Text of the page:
Incontinentia pigmenti (IP) is an inherited disorder of skin pigmentation. It is associated with abnormalities of the teeth, skeletal system, eyes and central nervous system.
The is belived to be caused by mutations in a gene called NEMO (NF-kappaB essential modulator). Males are more severely affected than females. Discolored skin is caused by excessive deposits of melanin (normal skin pigment). It is one of a group of gene-linked diseases known as neurocutaneous disorders.
Most newborns with the condition will have discolored skin within the first two weeks. The pigmentation involves the trunk and extremities, is slate-grey, blue or brown, and is distributed in irregular marbled or wavy lines. The discoloration fades with age on its own and doesn't need any specific treatment.
The other symptoms of incontinentia pigmenti are as follows.
Neurological problems are associated with the condition. There could be a loss of brain tissue (known as cerebral atrophy), along with the formation of small cavities in the central white matter of the brain and the loss of neurons in the cerebellar cortex.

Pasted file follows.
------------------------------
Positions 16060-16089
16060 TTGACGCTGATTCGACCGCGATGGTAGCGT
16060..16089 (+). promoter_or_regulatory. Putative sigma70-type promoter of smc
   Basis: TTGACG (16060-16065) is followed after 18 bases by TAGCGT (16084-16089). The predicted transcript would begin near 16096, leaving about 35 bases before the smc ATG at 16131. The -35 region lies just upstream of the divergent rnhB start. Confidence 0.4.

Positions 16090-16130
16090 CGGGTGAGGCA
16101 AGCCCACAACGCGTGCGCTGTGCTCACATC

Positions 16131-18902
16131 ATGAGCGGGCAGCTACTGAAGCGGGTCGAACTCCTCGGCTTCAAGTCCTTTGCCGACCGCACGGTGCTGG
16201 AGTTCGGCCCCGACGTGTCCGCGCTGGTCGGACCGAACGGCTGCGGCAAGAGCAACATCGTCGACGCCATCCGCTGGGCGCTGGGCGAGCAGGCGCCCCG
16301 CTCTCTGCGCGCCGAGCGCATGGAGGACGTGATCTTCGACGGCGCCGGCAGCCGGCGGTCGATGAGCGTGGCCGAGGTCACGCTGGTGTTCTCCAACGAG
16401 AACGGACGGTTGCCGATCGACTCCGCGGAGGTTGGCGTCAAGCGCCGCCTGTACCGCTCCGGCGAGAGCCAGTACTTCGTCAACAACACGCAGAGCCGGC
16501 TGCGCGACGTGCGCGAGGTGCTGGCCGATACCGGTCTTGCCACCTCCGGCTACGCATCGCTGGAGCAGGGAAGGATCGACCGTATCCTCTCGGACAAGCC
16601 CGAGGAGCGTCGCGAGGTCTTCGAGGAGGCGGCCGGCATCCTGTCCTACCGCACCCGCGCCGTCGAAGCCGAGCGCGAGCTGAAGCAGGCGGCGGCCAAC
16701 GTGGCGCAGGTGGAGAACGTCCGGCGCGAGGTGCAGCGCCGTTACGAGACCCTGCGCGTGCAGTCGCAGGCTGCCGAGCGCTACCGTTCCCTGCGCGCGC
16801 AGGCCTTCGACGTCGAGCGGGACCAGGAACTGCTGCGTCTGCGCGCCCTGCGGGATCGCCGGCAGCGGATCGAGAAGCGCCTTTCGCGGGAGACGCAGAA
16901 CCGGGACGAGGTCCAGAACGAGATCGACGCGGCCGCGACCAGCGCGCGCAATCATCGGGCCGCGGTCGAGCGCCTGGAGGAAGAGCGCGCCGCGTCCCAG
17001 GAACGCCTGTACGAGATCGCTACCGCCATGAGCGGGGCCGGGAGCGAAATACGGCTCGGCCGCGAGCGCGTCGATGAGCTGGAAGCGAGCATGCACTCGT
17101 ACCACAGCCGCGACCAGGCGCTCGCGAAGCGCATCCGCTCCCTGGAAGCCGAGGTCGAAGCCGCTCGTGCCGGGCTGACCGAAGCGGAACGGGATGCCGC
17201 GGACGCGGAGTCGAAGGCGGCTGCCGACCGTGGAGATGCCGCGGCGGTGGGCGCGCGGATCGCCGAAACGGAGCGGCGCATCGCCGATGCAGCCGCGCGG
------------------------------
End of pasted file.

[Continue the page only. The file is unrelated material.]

Some children with IP may have slow motor development. Neurological problems may cause muscle weakness in one or both sides of the body and seizures.
Chidlren with the disorder are at greater risk of visual problems, including crossed eyes, cataracts, and severe visual loss.
Dental problems are also common, particluarly missing and peg-shaped teeth.
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